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The Genealogical Magazine

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New Jersey

 


Vol. X, No. 4

OCTOBER, 1935*

(* published October 1936)

Whole No. 42


THE LANDON FAMILY OF NEW JERSEY

BY CHARLES CARROLL GARDNER

Associate Editor of the Genealogical Magazine of New Jersey

Pages 73 to 103


    During a period of three months a group of members of this Society has made an intensive search of records in New Jersey and elsewhere for information on the history of the Landon family in Sussex and Warren Counties, New Jersey, and Crawford, Bradford, Luzerne and other Counties in Penn-sylvania. The results of this search, while not as complete as we should like, will be found in the following pages. The line has been traced back only one generation prior to the arrival of the family in New Jersey, but it seems likely that it dates back another generation in America, and it is hoped that in a subsequent issue we may publish more definite infor-mation about the beginnings of the family in this Country, and possibly its connection with England. There were several of the name who appeared in Massachusetts, Connecticut, Rhode Island, Long Island and Virginia about the last quar-ter of the seventeenth century, some or all of whom may have been related. According to a memorandum written in a very old Bible preserved in the branch of the family located at Southold, L. I., that branch came here from Herefordshire, England, near the Welsh border, and the Virginia Landons, a family from which President Benjamin Harrison was descended, are believed to have come from the same County.

    It is perhaps worthy of mention 'that although the first Daniel Landon, referred to below, seems to have owned no land and to be mentioned in no records of the day except the registers of vital statistics kept in all New England towns, yet at the time of the Revolution one son and eleven grandsons, all from that part of Sussex County, New Jersey, which has since been set off as Warren County, answered the call to arms, and one of them gave his life for his Country. Within a few years after the War all but one small branch had left New Jersey and their names are found no more in the archives of this State, excepting one man, the great-great-grandfather of Governor Alfred M. Landon of Kansas, who came back to Sussex County for a few years about the time of the War of 1812, and two of whose sons enlisted in the army there.

The line of descent of Governor Landon from Daniel Lan-don is as follows:

Daniel Landon (No. 1 ) had son

William Landon (No. 6), 1727-1779, who had son

Thomas Landon (No. 28), 1752-1847, who had son

Thomas Landon (No. 71), 1789-1873, who had son

Manuel Landon (No. 104), 1823-1894, who had son

John Manuel Landon (No. 109), the father of

Alfred Mossman Landon.


    1. Daniel Landon first appears at Stonington, Conn., where he was married Nov. 5, 1718, to Dorothy, daughter of William and Deborah (Elliott) Holdredge, who was born in Stonington Oct. 17, 1699. The town records show the births of two children and the family then moved to Colchester, Conn., where the births of four more children are recorded. Where the family spent the years immediately following the birth of the sixth child does not appear. By 1746 Daniel Landon had died and his widow had moved, presumably with her family, to New Jersey where on Feb. 12, 1746/ 7, a marriage license was issued to Obadiah Ayers of Somerset County, yeoman, and "Dorothy Landol, widow." (N. J. Marriage Bonds, Trenton, A :19) Obadiah Ayers was a son of John Ayers, a founder of the Presbyterian Church at Basking Ridge, Somerset County, and was himself one of the seven trustees to whom his father deeded 11/2 acres there for church purposes in 1731. Not long after his marriage to Dorothy, who was his second wife, Ayres moved to Hardwick Township, Sussex County, and in 1754 he obtained a deed from the heirs of Thomas Lambert of Burlington County for a tract of 1200 acres (plus allowance for highways) which had been surveyed to Lambert in 1716. There was a house already on the property in 1754 and there is reason to believe that Ayers had been living there for a few years, perhaps since 1749, when he evidently made some sort of a purchase agreement, or possibly a lease with the privilege of purchasing. The tract was in the center of what is now Hackettstown, running from the Musconetcong River west to the hills. In 1752 he is mentioned in connection with obtaining timber for the Musconetcong (Hackettstown) Church. (N. J. Deeds, Trenton, Vol. A-E, p. 479, and Vol. Q, p. 145; James Alexander's Account Book, 1751- 1755, p. 119, N. J. Hist. Soc.). Whether Dorothy and her family had first settled in Somerset County and then moved to Sussex County with her second husband, is not known. No trace of the Landons has been found in Somerset County, and no mention of Dorothy after her marriage. Obadiah Ayers married a third time and died in 1780, leaving a will which names (his stepson) Samuel Landon as one of the executors. (N. J. Archives, 34:25).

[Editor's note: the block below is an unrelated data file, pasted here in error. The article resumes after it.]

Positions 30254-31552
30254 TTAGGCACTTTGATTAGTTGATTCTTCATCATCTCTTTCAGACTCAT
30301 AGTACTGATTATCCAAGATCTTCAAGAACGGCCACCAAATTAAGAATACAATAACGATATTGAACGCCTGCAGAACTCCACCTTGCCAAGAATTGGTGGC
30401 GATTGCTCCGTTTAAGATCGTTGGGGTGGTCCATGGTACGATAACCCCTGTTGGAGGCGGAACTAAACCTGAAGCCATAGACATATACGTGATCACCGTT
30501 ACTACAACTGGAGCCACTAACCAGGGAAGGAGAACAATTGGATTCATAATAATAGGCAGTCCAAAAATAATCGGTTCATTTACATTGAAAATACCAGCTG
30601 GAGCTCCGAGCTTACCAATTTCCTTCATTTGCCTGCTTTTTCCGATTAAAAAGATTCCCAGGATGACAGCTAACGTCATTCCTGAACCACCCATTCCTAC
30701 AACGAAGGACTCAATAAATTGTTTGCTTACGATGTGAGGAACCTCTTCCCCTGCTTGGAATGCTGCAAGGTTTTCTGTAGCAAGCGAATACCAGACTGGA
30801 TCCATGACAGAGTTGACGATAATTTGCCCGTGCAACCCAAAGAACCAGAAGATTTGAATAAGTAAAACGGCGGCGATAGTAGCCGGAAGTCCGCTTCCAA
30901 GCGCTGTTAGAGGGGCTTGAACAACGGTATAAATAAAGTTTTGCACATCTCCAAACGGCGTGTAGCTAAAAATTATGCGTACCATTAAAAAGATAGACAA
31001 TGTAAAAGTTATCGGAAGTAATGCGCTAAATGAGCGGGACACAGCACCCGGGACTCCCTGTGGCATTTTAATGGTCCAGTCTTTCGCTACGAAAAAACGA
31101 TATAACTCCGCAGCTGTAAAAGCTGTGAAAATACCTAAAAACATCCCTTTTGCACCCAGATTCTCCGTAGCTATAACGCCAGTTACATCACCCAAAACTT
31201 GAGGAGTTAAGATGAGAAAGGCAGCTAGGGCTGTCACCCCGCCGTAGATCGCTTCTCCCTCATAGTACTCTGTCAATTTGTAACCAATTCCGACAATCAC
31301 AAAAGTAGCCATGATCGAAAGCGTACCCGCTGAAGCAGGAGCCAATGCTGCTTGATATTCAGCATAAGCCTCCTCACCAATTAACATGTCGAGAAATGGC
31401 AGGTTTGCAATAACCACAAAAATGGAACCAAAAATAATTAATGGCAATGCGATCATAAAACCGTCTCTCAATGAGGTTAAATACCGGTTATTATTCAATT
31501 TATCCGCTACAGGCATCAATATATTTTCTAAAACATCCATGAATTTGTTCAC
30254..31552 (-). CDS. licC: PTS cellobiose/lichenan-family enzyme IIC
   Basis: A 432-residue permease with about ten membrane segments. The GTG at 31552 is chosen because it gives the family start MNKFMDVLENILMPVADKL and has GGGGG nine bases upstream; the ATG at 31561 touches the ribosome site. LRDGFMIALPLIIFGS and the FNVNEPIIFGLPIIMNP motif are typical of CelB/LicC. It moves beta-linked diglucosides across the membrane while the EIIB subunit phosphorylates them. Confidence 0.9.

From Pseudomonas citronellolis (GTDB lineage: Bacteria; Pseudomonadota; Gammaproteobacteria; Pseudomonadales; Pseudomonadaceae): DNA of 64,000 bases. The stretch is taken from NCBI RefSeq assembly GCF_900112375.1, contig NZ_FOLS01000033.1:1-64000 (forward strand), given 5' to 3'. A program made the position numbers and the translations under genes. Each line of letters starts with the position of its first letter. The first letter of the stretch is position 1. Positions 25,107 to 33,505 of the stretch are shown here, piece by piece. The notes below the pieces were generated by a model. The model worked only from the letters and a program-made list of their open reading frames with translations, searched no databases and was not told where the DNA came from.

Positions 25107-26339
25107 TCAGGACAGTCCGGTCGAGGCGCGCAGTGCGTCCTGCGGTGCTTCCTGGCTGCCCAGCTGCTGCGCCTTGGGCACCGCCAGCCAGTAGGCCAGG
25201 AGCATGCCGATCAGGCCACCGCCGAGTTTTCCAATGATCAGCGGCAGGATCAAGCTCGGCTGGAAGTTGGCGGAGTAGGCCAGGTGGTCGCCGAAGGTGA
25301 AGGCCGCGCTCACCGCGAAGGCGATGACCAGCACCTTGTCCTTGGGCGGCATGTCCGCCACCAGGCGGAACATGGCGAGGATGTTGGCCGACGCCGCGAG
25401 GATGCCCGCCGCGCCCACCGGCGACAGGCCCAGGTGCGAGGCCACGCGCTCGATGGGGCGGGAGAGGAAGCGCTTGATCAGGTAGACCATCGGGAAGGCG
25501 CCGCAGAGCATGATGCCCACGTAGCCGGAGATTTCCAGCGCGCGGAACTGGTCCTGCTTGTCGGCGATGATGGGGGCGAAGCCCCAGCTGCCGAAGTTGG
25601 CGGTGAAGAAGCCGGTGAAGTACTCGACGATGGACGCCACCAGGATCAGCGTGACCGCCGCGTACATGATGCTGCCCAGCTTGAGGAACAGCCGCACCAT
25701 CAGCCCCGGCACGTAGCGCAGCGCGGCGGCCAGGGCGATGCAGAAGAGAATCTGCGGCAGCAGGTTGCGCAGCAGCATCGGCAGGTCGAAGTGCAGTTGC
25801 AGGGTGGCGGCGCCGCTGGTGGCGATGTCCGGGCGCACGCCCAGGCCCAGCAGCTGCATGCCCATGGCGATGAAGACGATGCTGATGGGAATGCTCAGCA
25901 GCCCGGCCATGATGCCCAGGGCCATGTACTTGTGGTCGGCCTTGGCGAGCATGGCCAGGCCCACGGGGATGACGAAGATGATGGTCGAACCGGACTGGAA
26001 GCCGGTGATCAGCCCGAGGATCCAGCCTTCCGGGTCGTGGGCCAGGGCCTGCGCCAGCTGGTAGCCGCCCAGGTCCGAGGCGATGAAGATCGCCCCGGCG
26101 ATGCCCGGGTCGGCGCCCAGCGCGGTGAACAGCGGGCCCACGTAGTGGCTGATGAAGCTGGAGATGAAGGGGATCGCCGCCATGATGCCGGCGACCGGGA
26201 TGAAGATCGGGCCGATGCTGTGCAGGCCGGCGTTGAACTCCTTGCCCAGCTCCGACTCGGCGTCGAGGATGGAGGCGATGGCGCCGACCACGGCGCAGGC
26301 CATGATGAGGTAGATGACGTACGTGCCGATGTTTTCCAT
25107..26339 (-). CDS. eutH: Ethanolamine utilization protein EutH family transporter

Children of Daniel and Dorothy (Holdredge) Landon:

+2.     i.  Daniel, b. at Sonington, Aug 19, 1719; m. (perhaps as second wife) Ruhama ________ and d. early in 1774-

3.    ii.    Ann, b. Dec 19,1721

+4. iii. Samuel b. Dec 19, 1721

5.     iv.  Deborah b. Feb 17, 1725

+6    v.  William, b.  April 15 or 25, 1727; m. Mercy _______ and d. Jan 24, 1779

7.    vi. Joshua, b. April 13, 1729